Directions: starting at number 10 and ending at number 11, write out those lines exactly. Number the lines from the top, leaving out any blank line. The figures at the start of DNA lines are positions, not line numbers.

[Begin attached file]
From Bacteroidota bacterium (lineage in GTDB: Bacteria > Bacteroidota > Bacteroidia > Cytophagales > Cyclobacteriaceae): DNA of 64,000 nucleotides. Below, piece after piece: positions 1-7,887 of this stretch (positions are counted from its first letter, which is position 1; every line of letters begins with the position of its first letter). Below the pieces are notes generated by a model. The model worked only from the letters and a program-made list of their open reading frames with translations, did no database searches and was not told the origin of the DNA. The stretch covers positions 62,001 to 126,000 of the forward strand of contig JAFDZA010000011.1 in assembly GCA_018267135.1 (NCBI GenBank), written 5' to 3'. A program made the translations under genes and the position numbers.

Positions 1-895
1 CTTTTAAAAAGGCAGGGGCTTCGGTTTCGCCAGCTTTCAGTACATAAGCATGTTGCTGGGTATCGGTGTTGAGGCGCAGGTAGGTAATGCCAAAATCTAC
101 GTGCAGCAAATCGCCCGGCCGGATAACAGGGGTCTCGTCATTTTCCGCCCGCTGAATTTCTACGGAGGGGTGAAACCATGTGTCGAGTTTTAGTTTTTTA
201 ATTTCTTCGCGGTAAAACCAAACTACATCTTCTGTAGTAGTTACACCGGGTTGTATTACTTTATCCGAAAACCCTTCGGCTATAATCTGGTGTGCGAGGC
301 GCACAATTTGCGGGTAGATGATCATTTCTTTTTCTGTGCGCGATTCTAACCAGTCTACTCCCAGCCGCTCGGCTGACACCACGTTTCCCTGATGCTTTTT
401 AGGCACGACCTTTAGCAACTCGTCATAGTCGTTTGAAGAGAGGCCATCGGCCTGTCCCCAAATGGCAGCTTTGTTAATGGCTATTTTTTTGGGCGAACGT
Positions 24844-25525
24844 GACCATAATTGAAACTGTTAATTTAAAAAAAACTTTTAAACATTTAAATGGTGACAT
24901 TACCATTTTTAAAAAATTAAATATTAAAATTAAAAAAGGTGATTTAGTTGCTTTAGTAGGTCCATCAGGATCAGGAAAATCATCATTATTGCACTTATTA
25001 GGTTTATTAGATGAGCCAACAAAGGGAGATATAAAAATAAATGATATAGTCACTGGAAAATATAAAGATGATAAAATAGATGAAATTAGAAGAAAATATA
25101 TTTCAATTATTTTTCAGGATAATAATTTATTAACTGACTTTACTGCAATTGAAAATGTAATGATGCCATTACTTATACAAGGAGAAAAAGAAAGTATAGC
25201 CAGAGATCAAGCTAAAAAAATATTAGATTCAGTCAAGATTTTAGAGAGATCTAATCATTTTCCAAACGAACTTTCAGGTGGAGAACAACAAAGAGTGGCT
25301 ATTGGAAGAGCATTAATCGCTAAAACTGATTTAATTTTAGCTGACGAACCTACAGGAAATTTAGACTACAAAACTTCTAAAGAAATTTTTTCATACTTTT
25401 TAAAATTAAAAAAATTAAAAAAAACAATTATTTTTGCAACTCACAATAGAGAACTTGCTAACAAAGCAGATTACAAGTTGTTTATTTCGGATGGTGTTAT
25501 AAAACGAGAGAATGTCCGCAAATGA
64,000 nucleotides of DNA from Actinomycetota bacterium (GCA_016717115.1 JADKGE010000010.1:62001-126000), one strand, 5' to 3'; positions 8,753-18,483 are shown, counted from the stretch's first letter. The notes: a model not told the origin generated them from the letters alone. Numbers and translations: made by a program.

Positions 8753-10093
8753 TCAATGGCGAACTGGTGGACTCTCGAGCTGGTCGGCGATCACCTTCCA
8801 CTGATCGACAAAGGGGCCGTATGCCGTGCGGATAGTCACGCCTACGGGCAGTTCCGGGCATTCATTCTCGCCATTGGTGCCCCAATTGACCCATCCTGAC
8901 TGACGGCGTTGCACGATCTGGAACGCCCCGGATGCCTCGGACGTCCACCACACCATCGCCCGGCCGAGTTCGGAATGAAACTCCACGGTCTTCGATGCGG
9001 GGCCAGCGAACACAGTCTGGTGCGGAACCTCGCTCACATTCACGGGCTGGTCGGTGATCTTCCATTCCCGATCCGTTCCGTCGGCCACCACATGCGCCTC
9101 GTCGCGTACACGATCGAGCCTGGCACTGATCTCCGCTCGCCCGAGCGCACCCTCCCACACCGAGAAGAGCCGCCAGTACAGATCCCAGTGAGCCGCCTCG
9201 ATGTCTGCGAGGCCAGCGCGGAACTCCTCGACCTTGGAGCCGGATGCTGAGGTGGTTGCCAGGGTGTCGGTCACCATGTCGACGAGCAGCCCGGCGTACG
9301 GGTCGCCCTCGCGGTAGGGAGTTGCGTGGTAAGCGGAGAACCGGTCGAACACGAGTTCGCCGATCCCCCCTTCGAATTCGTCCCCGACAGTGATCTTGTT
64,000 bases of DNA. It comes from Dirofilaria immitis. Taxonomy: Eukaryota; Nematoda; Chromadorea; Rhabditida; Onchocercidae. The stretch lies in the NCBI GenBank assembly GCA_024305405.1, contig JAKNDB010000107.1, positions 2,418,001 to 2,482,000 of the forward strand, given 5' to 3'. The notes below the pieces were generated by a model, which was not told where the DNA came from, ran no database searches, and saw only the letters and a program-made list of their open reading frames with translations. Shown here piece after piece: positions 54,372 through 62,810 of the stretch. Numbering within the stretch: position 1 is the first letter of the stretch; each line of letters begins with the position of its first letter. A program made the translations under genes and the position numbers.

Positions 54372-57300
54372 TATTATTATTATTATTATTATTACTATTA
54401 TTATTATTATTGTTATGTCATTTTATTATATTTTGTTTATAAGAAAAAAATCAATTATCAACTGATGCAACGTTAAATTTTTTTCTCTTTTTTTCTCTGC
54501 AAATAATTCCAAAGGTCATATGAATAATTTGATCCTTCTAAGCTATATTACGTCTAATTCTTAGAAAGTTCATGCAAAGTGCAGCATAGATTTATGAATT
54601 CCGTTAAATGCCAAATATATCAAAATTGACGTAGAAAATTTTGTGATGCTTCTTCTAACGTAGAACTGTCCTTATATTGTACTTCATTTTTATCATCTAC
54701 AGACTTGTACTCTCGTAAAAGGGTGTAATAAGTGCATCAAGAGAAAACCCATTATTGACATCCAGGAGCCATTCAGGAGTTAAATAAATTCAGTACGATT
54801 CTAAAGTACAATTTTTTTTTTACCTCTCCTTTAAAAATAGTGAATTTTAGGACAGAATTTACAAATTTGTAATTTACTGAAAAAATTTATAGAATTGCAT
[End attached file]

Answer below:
24901 TACCATTTTTAAAAAATTAAATATTAAAATTAAAAAAGGTGATTTAGTTGCTTTAGTAGGTCCATCAGGATCAGGAAAATCATCATTATTGCACTTATTA
25001 GGTTTATTAGATGAGCCAACAAAGGGAGATATAAAAATAAATGATATAGTCACTGGAAAATATAAAGATGATAAAATAGATGAAATTAGAAGAAAATATA